The only real reason for lunar operations is industry. Judging what is on the Moon from a few measly soil samples and surface imaging is a joke. We really don't know much of anything about what might be there. We do know that a lot of stuff has impacted on it though. Prospecting will be an early high priority task.
Once people start staying there more than a few days there is going to be a significant degradation in the local vacuum and the moon will start to acquire a tenuous atmosphere. Humans are a contaminant wherever we go. The extraction of lunar O2 will be first and foremost and that is mining plain and simple. Tons of lunar material will have to be processed on a monthly basis leading into the thousands of tons per year. We will create tailiings from this process and they will have to be dealt with. If water is found the same thing will happen there.
You can forget about lunar surface habitats. Unless you are fond of mutation. Living will be a lot like being on a submarine for a long time. The establishment of habitation space that does not require the delivery of hardware from earth will be a prime task. You can expect lots of digging, detonations and surface fracture and pulverization activities. These are all dirty, ugly things best done by people without PhD's. Scientists will be seen as a nuisance for quite a while.
Preparation of a large landing pad area will be also be a high priority as will the manufacture of local roads to suppress dust . The manufacture of many large cisterns for water and waste storage will be a big task too. Water paranoia will be the guiding principle on the moon. It will not be wasted. A complete system for the synthesis, liquifaction and storage of LO2 and LH2 also has to be installed using the decent stages of lunar landers for starts. The synthesis of real soils for lunar agnriculture will also be critical. In short, all the boring stuff that few people even thing about are the top priorities on the moon- not searching for He3.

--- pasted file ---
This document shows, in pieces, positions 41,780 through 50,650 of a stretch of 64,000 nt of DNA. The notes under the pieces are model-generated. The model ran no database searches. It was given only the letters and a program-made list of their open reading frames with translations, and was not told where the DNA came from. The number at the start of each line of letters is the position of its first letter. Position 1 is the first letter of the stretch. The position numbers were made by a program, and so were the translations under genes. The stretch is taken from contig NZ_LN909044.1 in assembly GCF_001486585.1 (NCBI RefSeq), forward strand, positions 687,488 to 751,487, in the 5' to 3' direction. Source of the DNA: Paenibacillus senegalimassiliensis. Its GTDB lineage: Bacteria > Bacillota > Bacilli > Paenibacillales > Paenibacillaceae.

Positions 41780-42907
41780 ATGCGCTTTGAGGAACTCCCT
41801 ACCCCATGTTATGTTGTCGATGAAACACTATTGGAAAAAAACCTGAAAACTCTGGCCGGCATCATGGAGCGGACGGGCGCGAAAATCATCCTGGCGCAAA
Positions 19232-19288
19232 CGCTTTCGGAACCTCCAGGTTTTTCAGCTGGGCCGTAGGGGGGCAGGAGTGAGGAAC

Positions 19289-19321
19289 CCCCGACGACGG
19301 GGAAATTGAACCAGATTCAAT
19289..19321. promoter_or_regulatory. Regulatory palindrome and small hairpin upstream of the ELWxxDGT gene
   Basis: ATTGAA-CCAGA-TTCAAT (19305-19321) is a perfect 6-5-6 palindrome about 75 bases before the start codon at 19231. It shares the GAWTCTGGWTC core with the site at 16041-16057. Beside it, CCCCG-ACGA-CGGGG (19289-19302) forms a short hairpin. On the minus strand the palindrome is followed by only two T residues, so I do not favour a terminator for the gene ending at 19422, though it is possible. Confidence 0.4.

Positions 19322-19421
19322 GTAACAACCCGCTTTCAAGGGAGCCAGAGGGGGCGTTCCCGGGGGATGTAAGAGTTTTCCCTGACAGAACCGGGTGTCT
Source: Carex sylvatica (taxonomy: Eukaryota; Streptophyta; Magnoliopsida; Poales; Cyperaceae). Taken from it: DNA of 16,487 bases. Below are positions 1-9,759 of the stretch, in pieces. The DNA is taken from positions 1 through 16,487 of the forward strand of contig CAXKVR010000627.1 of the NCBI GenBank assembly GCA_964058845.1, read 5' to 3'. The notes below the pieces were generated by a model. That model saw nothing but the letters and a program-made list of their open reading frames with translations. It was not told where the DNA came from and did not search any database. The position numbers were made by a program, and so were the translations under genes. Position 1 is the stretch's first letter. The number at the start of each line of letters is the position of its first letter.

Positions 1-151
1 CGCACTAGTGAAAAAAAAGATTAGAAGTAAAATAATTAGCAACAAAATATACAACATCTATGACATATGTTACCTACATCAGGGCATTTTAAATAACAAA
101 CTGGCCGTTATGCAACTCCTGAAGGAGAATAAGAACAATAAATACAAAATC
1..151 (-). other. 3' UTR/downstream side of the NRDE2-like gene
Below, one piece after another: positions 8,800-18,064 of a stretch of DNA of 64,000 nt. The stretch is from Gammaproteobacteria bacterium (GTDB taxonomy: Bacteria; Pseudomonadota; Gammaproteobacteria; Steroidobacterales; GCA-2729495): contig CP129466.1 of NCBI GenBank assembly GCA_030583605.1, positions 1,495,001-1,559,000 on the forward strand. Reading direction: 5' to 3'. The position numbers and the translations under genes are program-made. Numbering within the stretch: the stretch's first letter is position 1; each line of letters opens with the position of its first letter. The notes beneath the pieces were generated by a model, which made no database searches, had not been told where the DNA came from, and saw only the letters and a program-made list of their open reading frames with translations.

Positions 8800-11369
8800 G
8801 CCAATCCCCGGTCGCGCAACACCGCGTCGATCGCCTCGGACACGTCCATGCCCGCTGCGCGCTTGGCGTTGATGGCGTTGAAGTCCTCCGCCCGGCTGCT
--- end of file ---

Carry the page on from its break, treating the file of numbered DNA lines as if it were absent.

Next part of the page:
If we want to do this it will take hundreds of people on the surface at any time and they will have to be there for at least 1 year stints to make it economically digestible. The transport is what eats you alive here. You must compel a moon-centric thought process as soon as is practical. If everyone is looking to earth to bring every damn thing the colony will fail. You must be able to repair and replace everything. Most aerospace technology is not amenable to this at present. There will be an evolution of hardware that works on the moon. High performance stuff that is finicky or prone to failure will be ditched. It is this engine of innovation that will be one of the most valuable things we "discover" on the moon.
As for the far side of the moon being radio quiet- not for long. The L2 point is a valuable location and it needs a telecom relay satellite to talk to it. One of the first things we will put up will be a telecom network in orbit and/or at L1/L2. Exploration of the far side will be a far higher priority than a radio telescope. That means comm, machines with electronics and hence noise. Not that they won't declare some small area to be "radio quiet" .
If we discover industrial scale sources of water on the moon its value as a base will be incredible. It is a bio-safe location for people to work. By that I mean they can live and work without the fear of being irradiated to death. What an astronaut will put up with for a few days is utterly different to what a welder should have to put up with over a two year tour of duty. We need the best welders, mechanics,seamstresses, cooks, farmers, doctors, dentists etc etc to make this work. If it is perceived that working on the moon is a death sentence it will be hard to find good help. Working in high orbit like L2 and L2, while necessary, will be minimized. Those are just the equivalent of runways anyway- not much industry that cannot be automated there.
If we go to the moon with some sort of tourist mentality it will be a total waste of money. The ESAS architecture is a tourist system that is completely inextensible to industrial operations. WIthout a wholsale rethinking it will undermine lunar exploration and hamstring any long duration stays. There are far more practical designs that have been proposed but rejected on basically a "not invented here" basis.